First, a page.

Union asks Canada Post to come clean on scope of mail theft from community boxes
'We've been asking for this information for years and Canada Post refuses to release it'
The president of the Canadian Union of Postal Workers is demanding Canada Post come clean to the public on the issue of thefts from Canada Post community boxes.
"We've been asking for this information for years and Canada Post refuses to release it," said CUPW president Mike Palacek.
Palacek was speaking in Richmond where the union estimates as many as 4,000 residents are being forced to pick up their mail in person at the Richmond Canada Post depot because of vandalized mailboxes.
"I'm sure they could simply look at receipts from contractors they hire to repair [the mailboxes]. The fact that they refuse to release [any numbers] is highly suspect," said Palacek.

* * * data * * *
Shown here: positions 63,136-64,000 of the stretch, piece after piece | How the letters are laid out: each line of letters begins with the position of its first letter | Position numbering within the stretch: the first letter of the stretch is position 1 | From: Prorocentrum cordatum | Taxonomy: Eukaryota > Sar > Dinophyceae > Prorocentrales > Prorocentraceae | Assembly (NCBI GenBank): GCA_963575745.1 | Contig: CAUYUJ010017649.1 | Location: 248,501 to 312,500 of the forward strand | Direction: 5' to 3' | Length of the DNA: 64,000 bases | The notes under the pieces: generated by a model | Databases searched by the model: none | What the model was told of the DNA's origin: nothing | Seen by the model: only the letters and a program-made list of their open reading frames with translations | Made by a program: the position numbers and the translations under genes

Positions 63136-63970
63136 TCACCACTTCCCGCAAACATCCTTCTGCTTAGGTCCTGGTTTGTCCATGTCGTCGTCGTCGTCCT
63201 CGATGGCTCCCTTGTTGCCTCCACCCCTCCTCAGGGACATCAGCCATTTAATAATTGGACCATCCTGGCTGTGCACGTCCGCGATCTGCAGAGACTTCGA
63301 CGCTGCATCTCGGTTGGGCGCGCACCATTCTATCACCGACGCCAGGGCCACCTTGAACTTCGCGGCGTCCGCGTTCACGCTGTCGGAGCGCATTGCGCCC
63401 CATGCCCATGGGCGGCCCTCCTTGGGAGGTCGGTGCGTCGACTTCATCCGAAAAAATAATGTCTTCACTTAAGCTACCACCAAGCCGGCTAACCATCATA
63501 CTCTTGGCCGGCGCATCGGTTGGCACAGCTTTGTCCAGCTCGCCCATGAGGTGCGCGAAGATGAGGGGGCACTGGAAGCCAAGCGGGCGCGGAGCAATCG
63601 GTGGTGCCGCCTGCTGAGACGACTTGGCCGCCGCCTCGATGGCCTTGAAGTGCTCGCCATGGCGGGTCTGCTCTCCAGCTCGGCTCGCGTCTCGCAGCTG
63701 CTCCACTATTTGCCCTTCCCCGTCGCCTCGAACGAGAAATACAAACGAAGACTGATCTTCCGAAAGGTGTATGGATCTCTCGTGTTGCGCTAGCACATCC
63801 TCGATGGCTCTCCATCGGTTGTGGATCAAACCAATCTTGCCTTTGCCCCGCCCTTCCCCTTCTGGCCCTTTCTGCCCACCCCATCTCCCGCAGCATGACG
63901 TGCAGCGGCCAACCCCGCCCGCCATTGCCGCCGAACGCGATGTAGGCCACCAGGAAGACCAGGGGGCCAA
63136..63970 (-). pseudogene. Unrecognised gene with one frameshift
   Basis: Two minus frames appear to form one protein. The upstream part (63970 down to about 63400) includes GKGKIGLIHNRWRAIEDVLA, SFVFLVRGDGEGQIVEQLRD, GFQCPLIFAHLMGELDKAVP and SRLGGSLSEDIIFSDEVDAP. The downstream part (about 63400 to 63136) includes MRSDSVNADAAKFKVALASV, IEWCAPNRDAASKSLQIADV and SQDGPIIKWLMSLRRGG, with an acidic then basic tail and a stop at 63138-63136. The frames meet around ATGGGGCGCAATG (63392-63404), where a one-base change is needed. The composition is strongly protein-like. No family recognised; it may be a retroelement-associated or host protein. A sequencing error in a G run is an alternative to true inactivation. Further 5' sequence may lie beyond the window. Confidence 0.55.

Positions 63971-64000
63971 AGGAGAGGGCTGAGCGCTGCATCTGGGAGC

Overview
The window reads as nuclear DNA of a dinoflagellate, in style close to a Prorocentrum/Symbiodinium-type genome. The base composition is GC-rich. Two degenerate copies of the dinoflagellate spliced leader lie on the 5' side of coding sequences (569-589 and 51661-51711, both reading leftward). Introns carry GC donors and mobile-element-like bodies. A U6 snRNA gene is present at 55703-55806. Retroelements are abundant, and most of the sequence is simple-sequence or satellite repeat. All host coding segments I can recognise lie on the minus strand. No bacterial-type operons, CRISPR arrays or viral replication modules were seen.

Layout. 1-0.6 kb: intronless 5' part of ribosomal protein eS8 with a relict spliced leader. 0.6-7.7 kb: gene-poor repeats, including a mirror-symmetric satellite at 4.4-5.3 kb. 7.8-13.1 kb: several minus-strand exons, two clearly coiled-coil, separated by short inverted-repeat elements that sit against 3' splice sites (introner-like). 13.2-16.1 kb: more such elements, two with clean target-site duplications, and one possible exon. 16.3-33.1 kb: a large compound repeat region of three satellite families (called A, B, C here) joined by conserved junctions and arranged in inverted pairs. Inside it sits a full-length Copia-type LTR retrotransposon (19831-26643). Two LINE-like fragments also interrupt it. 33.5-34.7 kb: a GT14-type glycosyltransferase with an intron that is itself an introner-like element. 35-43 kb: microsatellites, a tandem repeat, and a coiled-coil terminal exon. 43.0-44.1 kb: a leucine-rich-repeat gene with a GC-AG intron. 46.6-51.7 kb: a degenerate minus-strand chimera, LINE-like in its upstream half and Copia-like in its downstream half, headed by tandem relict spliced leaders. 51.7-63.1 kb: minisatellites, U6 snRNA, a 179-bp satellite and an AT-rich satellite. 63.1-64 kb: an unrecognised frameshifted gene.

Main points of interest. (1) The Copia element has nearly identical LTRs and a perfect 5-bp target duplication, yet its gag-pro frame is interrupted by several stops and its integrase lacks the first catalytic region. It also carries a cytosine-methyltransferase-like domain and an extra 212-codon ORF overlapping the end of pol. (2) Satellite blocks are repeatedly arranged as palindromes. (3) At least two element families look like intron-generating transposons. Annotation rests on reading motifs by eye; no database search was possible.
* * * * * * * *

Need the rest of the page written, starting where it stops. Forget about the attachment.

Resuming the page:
Canada Post spokesman John Hamilton told CBC News last Friday that he could not say if theft from Canada Post community mailboxes was a big problem.
"In terms of numbers, I don't have that," said Hamilton.
Last year the Liberal government launched a review of Canada Post after a decision to suspend a controversial cost cutting plan to convert over five million addresses from door-to-door delivery to community mailboxes.
In December, a House of Commons committee recommended Canada Post reinstate door-to-door delivery to the 830,000 addresses that had already been moved to community mailboxes.
Based on anecdotal reports, Palacek believes the problem of mail theft is substantial and Canada-wide, but he is frustrated the subject never came up during the review.
"We all realize that community mailboxes are a problem and far less secure than door-to-door delivery. And it would be nice if the public could have access to this information, while we discussed whether or not door-to-door delivery cuts are going to continue," he said.
The Liberals promised they would make a decision about Canada Post this spring.